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Re: BOF's probability problem...

Post by BOF » Tue Jan 28, 2014 12:11 am

If only we could use the superscript BBCode -

Admin, if you feel like adding superscript and subscript functionality...

http://www.phpbbdevelopers.net/archive/ ... ?f=27&t=93

Thanks

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Re: BOF's probability problem...

Post by LostMeow » Tue Jan 28, 2014 2:05 pm

Some of this maths is beyond me, but Paul, is your initial probability formula correct?

i.e. the probability that one of the discs is different being (1/2)^(Y-1)

I don't know what the answer is, but if, say, three discs were flipped, there would be 6 ways out of 8 for one of the discs to be different, which is a probability of 3/4, but your formula would calculate it as 1/4.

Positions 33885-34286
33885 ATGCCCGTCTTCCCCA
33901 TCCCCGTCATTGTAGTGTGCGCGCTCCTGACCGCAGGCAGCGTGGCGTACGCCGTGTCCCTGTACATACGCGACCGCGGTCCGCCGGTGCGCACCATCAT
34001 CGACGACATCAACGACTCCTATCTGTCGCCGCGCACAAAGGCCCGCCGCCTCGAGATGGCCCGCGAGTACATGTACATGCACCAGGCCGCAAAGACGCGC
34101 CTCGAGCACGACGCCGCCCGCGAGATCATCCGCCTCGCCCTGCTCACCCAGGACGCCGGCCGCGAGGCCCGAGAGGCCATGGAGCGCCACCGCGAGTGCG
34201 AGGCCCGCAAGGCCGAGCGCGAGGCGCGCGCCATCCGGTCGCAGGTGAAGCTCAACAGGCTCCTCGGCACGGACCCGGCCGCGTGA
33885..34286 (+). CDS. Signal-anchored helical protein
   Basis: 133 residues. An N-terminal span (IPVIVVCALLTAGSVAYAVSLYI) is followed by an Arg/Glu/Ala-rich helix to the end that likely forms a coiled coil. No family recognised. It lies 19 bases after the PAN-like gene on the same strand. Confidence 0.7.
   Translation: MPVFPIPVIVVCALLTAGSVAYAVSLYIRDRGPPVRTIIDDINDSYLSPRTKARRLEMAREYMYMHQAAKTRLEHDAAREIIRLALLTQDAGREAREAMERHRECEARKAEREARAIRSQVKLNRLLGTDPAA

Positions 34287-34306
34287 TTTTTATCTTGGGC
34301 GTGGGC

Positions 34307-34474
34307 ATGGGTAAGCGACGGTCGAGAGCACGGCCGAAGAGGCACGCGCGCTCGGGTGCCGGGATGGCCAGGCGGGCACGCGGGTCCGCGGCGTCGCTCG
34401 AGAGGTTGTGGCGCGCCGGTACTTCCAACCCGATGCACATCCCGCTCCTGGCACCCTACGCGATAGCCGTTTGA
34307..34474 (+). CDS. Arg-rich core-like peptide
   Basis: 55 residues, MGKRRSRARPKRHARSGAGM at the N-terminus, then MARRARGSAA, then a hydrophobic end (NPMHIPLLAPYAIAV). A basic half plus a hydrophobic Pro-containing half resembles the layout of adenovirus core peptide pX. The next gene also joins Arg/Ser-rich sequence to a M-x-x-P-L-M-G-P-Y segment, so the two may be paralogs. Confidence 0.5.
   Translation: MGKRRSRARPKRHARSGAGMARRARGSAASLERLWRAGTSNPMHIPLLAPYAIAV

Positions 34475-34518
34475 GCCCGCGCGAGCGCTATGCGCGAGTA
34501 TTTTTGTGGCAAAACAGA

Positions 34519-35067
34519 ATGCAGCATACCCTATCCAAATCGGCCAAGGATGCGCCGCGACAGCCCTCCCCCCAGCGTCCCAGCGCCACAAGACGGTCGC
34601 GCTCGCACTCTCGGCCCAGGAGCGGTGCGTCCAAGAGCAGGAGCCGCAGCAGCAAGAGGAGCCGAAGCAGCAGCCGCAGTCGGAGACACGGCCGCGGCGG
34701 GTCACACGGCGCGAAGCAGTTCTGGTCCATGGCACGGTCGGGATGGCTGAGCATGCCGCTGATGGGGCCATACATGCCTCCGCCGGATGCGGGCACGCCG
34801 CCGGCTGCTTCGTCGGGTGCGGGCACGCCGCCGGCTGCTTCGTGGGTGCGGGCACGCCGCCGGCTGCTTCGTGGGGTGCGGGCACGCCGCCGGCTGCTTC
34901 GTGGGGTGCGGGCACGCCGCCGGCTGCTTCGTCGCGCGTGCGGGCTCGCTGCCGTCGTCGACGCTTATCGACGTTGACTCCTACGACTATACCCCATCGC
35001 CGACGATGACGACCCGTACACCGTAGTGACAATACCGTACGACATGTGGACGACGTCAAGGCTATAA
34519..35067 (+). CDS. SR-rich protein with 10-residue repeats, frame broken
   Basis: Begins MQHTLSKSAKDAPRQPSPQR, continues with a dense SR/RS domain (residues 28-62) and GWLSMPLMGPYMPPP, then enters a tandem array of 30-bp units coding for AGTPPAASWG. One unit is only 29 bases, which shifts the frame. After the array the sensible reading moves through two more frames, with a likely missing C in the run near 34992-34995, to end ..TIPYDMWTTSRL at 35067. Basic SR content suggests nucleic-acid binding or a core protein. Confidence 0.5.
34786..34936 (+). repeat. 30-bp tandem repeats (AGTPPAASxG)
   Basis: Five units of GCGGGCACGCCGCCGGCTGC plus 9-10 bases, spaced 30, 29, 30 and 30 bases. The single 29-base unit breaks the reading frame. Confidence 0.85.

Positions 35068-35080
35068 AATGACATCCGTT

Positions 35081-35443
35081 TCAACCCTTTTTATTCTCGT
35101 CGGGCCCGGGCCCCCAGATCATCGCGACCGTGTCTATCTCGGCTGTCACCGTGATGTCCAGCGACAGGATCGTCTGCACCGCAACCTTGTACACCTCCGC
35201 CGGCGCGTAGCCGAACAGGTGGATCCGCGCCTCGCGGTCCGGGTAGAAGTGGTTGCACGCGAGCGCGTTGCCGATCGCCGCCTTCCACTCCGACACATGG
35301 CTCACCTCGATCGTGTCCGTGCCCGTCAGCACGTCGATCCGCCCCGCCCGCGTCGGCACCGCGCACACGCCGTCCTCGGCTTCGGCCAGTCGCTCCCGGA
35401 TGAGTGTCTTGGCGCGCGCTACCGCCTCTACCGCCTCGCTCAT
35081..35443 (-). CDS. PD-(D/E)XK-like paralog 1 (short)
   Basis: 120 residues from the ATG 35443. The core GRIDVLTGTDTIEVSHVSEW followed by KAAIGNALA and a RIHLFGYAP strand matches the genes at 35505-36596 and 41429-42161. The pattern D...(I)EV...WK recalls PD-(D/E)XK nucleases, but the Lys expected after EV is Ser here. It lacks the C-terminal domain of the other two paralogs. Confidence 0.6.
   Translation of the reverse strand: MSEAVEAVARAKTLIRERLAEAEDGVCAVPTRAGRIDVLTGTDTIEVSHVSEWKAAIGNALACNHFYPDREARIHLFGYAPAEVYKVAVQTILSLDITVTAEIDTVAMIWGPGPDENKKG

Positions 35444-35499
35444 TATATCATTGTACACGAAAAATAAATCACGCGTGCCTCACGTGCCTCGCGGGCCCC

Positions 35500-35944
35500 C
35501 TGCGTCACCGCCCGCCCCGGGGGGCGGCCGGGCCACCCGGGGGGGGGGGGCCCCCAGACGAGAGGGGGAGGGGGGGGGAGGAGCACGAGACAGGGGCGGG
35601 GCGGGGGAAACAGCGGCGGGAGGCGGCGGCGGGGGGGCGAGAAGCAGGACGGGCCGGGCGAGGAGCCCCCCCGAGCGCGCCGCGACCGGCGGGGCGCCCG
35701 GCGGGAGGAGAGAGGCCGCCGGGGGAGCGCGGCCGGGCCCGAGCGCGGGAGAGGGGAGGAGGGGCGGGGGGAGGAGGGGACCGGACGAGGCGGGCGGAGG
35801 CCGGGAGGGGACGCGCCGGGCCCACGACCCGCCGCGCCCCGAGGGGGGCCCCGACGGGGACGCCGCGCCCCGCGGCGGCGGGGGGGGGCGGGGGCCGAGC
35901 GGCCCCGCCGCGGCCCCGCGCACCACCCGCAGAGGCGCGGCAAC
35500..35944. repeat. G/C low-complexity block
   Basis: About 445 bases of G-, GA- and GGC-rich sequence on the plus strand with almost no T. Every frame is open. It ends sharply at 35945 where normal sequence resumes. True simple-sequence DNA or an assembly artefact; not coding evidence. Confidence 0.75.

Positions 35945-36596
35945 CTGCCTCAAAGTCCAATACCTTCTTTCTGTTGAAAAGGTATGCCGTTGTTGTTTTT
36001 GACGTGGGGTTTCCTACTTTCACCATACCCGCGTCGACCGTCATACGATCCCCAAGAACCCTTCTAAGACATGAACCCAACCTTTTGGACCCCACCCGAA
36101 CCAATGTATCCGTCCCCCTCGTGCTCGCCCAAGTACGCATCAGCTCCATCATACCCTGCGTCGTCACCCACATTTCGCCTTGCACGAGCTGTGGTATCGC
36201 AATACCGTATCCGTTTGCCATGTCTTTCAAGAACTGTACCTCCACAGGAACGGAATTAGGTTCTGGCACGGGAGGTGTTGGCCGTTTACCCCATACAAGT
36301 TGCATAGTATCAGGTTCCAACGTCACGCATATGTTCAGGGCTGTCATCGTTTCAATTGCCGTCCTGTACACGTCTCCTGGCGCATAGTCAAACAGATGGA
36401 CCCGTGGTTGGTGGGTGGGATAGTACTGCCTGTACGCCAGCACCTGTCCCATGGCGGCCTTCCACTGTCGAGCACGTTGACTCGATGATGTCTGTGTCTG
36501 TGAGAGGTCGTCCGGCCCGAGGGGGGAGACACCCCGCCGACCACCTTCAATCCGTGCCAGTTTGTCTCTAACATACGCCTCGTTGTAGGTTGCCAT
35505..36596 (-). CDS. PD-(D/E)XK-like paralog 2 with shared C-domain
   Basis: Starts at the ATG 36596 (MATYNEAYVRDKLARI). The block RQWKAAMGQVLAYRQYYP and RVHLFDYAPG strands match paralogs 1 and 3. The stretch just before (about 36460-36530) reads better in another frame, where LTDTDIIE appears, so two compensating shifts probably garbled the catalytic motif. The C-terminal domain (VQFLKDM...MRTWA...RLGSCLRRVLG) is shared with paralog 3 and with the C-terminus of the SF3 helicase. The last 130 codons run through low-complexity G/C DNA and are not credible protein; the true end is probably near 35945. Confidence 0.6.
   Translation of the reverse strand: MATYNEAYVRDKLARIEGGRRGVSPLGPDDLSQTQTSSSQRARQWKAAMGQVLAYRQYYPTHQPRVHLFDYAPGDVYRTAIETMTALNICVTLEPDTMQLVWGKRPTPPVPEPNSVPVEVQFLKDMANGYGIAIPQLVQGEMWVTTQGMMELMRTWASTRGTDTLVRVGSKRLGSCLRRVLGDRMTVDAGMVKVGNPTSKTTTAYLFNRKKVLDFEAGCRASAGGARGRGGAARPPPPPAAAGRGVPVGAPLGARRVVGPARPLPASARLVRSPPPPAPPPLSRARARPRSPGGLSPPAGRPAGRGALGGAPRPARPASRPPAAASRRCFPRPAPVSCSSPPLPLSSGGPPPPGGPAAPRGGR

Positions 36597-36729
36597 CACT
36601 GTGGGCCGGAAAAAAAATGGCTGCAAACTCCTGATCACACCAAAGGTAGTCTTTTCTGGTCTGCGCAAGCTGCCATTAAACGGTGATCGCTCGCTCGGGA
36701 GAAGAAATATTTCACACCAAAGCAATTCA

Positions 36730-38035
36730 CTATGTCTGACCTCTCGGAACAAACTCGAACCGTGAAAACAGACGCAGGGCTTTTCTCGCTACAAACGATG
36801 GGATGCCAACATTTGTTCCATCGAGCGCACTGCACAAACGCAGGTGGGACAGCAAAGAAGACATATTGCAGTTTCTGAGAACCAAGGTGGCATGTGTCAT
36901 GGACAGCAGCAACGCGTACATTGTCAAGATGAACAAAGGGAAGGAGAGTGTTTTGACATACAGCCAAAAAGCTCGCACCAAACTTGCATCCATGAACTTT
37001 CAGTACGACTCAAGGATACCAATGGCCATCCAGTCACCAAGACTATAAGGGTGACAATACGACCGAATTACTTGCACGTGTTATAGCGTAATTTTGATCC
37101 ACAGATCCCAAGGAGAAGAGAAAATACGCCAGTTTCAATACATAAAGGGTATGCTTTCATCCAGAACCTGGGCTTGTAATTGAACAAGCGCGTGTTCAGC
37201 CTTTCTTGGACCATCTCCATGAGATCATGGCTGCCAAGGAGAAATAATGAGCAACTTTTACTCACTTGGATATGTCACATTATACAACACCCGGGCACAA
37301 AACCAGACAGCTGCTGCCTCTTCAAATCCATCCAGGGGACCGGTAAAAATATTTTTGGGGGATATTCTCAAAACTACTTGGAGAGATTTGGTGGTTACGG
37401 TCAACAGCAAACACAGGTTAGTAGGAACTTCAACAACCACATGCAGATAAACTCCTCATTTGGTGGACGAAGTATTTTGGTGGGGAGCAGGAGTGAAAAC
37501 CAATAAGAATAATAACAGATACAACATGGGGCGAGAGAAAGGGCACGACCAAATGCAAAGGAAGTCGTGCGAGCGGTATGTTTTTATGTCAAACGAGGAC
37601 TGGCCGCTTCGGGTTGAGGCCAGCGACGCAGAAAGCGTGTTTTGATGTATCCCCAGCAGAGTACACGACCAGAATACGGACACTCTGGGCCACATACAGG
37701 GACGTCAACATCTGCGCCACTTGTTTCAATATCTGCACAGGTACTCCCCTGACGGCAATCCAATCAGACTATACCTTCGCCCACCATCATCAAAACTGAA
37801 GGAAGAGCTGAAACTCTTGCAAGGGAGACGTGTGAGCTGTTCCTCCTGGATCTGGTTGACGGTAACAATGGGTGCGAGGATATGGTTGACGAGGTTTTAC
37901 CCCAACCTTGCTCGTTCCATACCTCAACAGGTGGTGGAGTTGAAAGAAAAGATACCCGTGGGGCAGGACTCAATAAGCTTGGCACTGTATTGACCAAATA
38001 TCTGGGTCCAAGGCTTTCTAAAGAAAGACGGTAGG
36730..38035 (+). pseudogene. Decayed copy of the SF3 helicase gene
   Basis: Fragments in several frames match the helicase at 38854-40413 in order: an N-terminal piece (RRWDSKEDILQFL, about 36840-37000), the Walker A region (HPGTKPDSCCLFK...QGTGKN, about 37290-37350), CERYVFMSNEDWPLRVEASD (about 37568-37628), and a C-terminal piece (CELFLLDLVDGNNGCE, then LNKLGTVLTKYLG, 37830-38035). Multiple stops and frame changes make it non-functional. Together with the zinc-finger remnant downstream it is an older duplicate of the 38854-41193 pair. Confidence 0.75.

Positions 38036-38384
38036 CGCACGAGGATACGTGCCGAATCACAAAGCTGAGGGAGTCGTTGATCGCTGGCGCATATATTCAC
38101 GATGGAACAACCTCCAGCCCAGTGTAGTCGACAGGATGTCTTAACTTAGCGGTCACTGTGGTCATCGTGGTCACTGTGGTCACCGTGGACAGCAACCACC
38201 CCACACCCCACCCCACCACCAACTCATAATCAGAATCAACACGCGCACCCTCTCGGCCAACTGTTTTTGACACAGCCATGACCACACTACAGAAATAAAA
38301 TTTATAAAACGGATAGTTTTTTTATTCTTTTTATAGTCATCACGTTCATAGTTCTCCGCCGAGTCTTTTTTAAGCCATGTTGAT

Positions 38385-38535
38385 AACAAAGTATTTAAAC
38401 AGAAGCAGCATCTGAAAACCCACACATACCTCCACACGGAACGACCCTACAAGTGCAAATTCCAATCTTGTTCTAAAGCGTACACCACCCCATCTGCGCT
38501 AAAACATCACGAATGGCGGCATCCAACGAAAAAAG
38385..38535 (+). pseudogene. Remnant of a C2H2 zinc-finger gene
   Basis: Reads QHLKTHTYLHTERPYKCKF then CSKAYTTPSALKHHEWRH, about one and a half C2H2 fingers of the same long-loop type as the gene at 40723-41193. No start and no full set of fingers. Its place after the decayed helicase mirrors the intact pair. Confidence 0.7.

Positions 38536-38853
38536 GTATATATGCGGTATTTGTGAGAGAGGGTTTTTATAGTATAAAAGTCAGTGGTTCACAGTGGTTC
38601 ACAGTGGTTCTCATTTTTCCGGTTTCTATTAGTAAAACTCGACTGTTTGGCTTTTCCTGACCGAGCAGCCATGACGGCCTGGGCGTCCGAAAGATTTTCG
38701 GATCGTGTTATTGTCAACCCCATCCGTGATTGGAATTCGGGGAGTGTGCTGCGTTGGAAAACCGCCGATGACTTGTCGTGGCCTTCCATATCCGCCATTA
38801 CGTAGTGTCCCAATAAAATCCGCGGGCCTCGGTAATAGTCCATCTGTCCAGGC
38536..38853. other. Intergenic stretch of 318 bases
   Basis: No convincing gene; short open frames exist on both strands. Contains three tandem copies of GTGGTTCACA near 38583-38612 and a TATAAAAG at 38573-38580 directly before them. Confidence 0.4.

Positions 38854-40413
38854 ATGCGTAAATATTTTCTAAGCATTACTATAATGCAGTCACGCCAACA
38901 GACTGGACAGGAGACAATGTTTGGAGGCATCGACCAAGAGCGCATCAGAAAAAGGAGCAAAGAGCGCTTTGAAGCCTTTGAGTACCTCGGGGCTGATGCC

The number of ways of one disc being different should be the 2nd number from each end of Pascal's triangle added together.
Then the probability is that number divided by the total in that row of the triangle, so for:

2 discs = 2/4 = 1/2
3 discs = 6/8 = 3/4
4 discs = 8/16 = 1/2
5 discs = 10/32 = 5/16
6 discs = 12/64 = 3/16
etc...

I'm not sure what formula gives that series though...
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Re: BOF's probability problem...

Post by bruce » Tue Jan 28, 2014 2:19 pm

LostMeow wrote: 2 discs = 2/4 = 1/2
3 discs = 6/8 = 3/4
4 discs = 8/16 = 1/2
5 discs = 10/32 = 5/16
6 discs = 12/64 = 3/16
etc...

I'm not sure what formula gives that series though...
At a glance: 2X/(2^X)
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Re: BOF's probability problem...

Post by LostMeow » Tue Jan 28, 2014 2:36 pm

bruce wrote:
At a glance: 2X/(2^X)